Now if you are looking to buy a new home for the very first time, then the smart move would be to try and wait a little longer so your income will be able to support the stress test. There is also an alternative to this, which is to look for a home that you can actually afford, it doesn’t have to be that particular home that you have always wanted. It can be something that you can compromise with.
Toronto’s detached real estate continues to explore where prices should be. Numbers from the Toronto Real Estate Board (TREB) show detached prices are starting to fall across Greater Toronto. The lower prices were accompanied by lower sales, and higher inventory. Sounds bad, but that means the market is now adopting healthy market mechanics. Healthy market mechanics is a good sign that the market will normalize.
Detached Prices Fall Below Inflation
The benchmark price, which is the typical price of detached home, is slightly higher. TREB reported a Greater Toronto benchmark of $907,100 in January, a 0.25% increase compared to last year. The benchmark in the City of Toronto is now $1,080,800, a 0.37% increase compared to the same time last year. Both of these numbers are up, but it’s also worth noting these are both well below inflation. Slowing or negative growth is needed to correct last year’s market frenzy.
Since there’s been a lot of discussion around a “lag” on benchmark prices, let’s also look at the median price. The median sale price for a detached home across TREB fell to $805,000 in January, a 7.46% decrease compared to last year. In the City of Toronto the median fell to $940,000, a 6.65% decrease compared to last year. As discussed earlier this month, a median price helps determine upgrade and dollar flow. Not sticker prices.
Average Sale Price Declined 9.1%
The average sale price for detached homes logged the fourth consecutive month of declines. Across all TREB regions, the average sale price fell to $970,823 in January, a 9.1% decline compared to last year. Breaking that down, the City of Toronto average was $1,283,981, a 3.9% decline. In the suburbs, aka the 905, the average fell to $879,048, a 12% decline. As you would expect, the average price for detached units in the city is holding up much better than the suburbs.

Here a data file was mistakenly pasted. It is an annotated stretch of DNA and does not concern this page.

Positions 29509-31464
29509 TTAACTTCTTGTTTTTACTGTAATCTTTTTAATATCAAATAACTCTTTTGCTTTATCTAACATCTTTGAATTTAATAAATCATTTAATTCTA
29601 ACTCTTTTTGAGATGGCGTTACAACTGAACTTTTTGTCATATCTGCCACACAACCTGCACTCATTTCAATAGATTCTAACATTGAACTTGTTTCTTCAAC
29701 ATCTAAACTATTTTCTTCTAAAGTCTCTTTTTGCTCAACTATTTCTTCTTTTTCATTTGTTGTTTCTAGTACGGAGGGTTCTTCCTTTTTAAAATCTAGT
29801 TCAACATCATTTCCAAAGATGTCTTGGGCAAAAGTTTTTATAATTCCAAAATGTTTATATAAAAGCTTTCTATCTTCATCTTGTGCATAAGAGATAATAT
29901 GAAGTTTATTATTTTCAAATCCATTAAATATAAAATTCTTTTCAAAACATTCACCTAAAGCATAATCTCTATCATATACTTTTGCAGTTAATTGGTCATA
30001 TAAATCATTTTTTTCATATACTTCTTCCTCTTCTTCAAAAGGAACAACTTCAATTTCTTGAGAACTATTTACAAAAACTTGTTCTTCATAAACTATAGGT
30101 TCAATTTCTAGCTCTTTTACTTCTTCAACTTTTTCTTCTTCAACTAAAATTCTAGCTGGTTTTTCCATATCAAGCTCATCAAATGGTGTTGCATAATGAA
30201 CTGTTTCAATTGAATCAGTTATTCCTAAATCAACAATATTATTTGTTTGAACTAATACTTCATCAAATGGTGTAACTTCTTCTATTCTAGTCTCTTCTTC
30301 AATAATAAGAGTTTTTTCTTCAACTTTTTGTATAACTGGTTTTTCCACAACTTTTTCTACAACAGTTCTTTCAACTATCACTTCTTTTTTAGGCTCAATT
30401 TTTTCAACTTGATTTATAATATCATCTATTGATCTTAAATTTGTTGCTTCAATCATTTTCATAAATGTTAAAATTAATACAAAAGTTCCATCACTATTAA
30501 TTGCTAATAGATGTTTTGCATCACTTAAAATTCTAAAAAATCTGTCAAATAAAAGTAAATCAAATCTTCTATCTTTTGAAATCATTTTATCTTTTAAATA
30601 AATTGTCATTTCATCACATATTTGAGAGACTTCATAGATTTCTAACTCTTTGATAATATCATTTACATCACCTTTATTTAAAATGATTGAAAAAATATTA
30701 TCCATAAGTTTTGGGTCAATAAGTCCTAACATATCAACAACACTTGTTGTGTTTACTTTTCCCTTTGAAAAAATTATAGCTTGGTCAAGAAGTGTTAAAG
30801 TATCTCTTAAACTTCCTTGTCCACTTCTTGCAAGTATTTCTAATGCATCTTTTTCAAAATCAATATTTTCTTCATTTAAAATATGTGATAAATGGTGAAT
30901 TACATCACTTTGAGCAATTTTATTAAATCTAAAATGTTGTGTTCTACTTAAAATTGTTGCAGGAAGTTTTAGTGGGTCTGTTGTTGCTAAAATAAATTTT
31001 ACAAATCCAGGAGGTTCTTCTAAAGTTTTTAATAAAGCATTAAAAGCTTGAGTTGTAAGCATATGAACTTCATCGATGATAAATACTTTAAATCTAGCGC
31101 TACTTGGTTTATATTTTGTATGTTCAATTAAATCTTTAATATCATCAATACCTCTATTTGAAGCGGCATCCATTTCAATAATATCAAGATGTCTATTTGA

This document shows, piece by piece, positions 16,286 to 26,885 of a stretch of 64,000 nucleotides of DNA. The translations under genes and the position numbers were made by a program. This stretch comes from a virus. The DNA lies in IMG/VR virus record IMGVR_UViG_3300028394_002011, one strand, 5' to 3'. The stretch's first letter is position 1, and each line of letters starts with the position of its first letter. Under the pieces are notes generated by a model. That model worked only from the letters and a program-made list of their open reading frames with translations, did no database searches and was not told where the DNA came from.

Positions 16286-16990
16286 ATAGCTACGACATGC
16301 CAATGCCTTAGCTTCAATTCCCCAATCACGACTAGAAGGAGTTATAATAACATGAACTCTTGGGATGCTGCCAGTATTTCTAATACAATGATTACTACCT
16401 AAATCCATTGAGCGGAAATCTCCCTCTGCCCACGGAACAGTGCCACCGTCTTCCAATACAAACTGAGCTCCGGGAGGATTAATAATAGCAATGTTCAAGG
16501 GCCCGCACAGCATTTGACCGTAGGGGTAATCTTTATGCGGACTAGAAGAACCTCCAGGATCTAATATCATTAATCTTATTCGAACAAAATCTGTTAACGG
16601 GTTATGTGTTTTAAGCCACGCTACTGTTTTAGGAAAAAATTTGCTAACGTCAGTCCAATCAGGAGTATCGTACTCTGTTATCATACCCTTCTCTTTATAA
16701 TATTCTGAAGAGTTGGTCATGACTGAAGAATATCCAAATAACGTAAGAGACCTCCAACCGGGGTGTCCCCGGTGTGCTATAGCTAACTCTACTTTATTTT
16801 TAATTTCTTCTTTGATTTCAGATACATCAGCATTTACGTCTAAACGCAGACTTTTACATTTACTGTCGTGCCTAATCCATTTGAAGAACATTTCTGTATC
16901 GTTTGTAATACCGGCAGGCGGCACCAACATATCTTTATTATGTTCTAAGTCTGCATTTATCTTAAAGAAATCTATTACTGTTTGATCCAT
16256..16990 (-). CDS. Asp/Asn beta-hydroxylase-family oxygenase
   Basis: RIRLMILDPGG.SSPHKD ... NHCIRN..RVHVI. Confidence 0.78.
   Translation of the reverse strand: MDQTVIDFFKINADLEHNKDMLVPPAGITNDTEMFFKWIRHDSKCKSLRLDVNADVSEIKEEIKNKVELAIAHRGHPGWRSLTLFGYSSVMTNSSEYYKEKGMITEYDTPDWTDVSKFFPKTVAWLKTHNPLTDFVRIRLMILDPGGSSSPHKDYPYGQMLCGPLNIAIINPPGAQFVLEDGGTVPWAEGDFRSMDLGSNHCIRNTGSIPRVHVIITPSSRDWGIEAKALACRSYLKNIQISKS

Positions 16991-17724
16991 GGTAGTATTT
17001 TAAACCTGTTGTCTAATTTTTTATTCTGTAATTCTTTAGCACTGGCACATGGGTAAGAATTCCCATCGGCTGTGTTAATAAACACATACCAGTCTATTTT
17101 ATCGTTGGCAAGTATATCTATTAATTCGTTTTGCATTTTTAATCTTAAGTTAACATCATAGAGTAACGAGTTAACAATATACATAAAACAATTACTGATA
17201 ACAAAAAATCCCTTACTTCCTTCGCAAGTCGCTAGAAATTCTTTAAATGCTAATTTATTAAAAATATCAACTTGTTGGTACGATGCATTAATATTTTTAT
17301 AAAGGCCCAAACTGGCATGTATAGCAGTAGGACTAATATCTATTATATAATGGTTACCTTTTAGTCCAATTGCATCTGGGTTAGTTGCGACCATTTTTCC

TREB numbers show that detached sales continue to decline. TREB regions combined saw 1,659 detached sales in January, a 26% decline compared to last year. Breaking that down, the 416 saw 376 sales, an 18.3% decline. The suburbs saw 1,283 sales, a 28% decline. Every month we remind you this, but: sales means nothing, unless compared to inventory.
Detached Listings Jump Over 195%
Speaking of inventory, detached listings continue to build. TREB numbers show 4,375 new detached listings in January, a 34.86% increase compared to last year. The City of Toronto saw 834 of those listing, a 15.99% increase. The modest increase of listings continued to add to already building inventory levels.
Active detached listings, which are total listings available on TREB, continued to climb. The total number of active detached listings across TREB hit 6,819, a 195.7% increase compared to last year. The City of Toronto saw 543 of those active listings, which is 134% higher than the same time last year. Last year we saw “record low” levels of inventory, so the increase had to happen. That doesn’t mean a whole lot though, since sales declining while inventory is rising.
Sales declining and inventory rising releases pricing pressure, which is what’s happening. From the sounds of it, this trend might just be getting warmed up. TREB recently released survey results, showing more homeowners are planning to cash in on recent gains by selling. 25% of these prospective sellers do not have immediate plans to buy again either. The same survey also showed less prospective buyers want to buy a home this year. If that was too opaque, it means more people are planning to sell, and less people are planning to buy than last year. It’s going to be hard to get prices to move higher with that happening.